The smell of our dog, who had been in a disagreement with a skunk earlier in the day and had lost.
Walking on the wet road to my grandparent’s house, without one shoe.
Power lines dancing on the wet road in front of us, sending huge sparks dancing across our pathway.
The arms of a Civil Defense worker who came and picked up me and the smelly dog and carried us safely to my grandparent’s house.
The smell in the air both before it hit, and moments after it had ended. I will never forget that smell and on April 26, 2011, I predicted there’d be tornados in our area, based on that smell. We had 5 hit that next day.
Hearing the “we’re okay” from each home as we passed them by on our way down the 1/2 mile road.
The lady from our church who showed up with a Coleman stove, and canned soup. I don’t remember if I ate any of it, but I remember her coming.
The Civil Defense workers announcing another tornado was coming, scaring us kids half to death, but it was just to get looters to leave and stop stealing what little we had left.
Going to my Great Aunt Rose’s house to spend the night, me, my brother, my Dad and Mom all in one huge bed with a smelly dog at the foot of it. Perfectly safe. And having another storm take down several large, one hundred year old trees in her yard that night.
The sound of my Dad crying…
The stories of looters stealing us blind. Personally, I believe looters should be shot first, no need to answer questions later. If you are going to steal from someone who has lost everything, God have mercy on your soul.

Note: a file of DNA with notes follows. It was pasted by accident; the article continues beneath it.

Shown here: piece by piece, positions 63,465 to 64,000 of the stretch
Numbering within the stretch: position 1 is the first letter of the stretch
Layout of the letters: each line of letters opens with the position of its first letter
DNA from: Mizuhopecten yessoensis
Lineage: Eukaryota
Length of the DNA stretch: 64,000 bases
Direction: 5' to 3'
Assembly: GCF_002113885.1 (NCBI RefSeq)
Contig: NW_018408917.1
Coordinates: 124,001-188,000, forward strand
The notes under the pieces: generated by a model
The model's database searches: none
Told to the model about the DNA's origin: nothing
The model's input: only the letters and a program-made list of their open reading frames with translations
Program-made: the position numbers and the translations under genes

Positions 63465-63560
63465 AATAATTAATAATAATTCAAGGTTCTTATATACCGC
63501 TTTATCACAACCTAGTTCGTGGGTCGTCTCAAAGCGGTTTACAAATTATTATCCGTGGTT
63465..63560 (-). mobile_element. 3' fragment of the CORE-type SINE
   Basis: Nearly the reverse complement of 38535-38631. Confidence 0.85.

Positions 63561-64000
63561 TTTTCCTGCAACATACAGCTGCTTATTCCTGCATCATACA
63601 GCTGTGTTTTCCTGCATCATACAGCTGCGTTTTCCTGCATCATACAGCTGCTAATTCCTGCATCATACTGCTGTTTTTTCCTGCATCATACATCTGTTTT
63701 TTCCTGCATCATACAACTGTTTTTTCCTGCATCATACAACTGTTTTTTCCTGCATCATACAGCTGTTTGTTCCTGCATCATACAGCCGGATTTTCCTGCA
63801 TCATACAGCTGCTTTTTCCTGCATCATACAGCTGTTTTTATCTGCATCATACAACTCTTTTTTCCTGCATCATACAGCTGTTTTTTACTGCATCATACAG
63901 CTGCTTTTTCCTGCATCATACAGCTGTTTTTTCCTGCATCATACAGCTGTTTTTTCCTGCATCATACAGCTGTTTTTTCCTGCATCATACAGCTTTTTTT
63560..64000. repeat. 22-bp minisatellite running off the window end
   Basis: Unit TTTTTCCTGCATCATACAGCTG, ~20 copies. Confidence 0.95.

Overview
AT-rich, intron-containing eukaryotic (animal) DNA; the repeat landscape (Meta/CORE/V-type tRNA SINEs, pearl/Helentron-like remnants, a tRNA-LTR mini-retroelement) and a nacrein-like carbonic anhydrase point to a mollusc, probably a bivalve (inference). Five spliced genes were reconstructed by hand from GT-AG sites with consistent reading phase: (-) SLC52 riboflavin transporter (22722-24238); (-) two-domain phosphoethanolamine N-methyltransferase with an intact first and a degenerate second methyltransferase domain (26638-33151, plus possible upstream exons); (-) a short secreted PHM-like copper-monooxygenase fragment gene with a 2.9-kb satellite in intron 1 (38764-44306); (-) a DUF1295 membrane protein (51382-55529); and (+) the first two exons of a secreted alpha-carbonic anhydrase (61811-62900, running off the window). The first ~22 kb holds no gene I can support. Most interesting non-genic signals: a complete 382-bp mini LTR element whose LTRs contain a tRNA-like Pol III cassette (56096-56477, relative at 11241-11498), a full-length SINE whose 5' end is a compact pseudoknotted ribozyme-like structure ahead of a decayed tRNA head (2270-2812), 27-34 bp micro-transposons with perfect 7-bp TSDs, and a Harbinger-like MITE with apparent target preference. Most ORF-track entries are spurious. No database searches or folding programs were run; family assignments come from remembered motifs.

My Mother is 73. She lived through World War II, the Korean War, Vietnam… She raised a child who was severely mentally and physically handicapped. She has buried a child, a husband, both parents, both in-laws and all but one sibling. She is the one who handles it all with determination and a stiff upper lip.
Yesterday, we had to go back to Nashville for her to see a new doctor. Naturally, talk turned to that day forty-one years ago.
Tears bubbled up in her eyes, her voice became shaky, she looked out the car window because tears to her are a sign of weakness and describing the moment she walked out of the garage, and saw the devastation and destruction all around us said simply, “I thought we were the only people left alive.” Huge tears ran down her face and she just looked out the window as we both drove in silence.
The next day, the printing company my Dad worked for sent men and boxes over to our house to pack up what was able to be salvaged. They took shovels and dug through the roof of our house, through a pile of brick rubble, and through a wall, to get the clothes out of the closet in my bedroom. The clothes that were hanging there were crushed under the weight of several hundred pounds of brick, timber, and debris. That was the closet we’d preplanned to go to in the event of a tornado. Thankfully in his panic, my Dad had saved all our lives by sending us to the laundry room in the garage and by putting a mattress over our heads. Had he sent us to that closet, we would most likely have been killed that day. My little TV set that I had so valiantly tried to protect from the storm was destroyed as were the dog and cat posters my mother had so lovingly paid to have framed for my bedroom. Our home, or clothes, even our car was destroyed. But on our family farm, no one was killed. Two people went the hospital for minor injuries and were later released. Five brick homes and about ten mobile homes on the 1/2 mile stretch of our road were destroyed that day.
It’s been forty-one years. I haven’t forgotten what happened from the moment I got off that school bus around 2:45 pm and midnight that night. Every second is embedded in my memory. I still am terrified of storms. I still have nightmares. I can’t go into areas of destruction after a storm to sightsee, and find it difficult to go in to help victims. I wish I could forget, but I just can’t seem to do so.